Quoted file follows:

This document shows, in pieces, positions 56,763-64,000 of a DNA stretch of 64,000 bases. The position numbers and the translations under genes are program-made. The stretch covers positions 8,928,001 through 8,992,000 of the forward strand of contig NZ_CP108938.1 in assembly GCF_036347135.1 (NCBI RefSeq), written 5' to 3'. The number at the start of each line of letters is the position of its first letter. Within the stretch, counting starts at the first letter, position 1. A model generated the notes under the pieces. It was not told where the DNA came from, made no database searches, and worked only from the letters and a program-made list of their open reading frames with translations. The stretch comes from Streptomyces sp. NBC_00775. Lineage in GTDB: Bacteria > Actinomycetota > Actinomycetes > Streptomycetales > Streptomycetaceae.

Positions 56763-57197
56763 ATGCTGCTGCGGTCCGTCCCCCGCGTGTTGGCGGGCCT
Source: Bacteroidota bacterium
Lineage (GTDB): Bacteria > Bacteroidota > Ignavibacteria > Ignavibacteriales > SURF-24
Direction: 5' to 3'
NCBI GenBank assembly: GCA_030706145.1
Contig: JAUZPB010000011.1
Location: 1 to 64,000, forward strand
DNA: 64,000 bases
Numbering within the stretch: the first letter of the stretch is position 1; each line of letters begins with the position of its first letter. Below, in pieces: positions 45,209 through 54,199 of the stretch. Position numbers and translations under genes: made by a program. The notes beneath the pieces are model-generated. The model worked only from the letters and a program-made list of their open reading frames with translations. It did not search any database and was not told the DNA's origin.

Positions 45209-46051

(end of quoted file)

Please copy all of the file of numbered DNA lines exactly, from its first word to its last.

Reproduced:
This document shows, in pieces, positions 56,763-64,000 of a DNA stretch of 64,000 bases. The position numbers and the translations under genes are program-made. The stretch covers positions 8,928,001 through 8,992,000 of the forward strand of contig NZ_CP108938.1 in assembly GCF_036347135.1 (NCBI RefSeq), written 5' to 3'. The number at the start of each line of letters is the position of its first letter. Within the stretch, counting starts at the first letter, position 1. A model generated the notes under the pieces. It was not told where the DNA came from, made no database searches, and worked only from the letters and a program-made list of their open reading frames with translations. The stretch comes from Streptomyces sp. NBC_00775. Lineage in GTDB: Bacteria > Actinomycetota > Actinomycetes > Streptomycetales > Streptomycetaceae.

Positions 56763-57197
56763 ATGCTGCTGCGGTCCGTCCCCCGCGTGTTGGCGGGCCT
Source: Bacteroidota bacterium
Lineage (GTDB): Bacteria > Bacteroidota > Ignavibacteria > Ignavibacteriales > SURF-24
Direction: 5' to 3'
NCBI GenBank assembly: GCA_030706145.1
Contig: JAUZPB010000011.1
Location: 1 to 64,000, forward strand
DNA: 64,000 bases
Numbering within the stretch: the first letter of the stretch is position 1; each line of letters begins with the position of its first letter. Below, in pieces: positions 45,209 through 54,199 of the stretch. Position numbers and translations under genes: made by a program. The notes beneath the pieces are model-generated. The model worked only from the letters and a program-made list of their open reading frames with translations. It did not search any database and was not told the DNA's origin.

Positions 45209-46051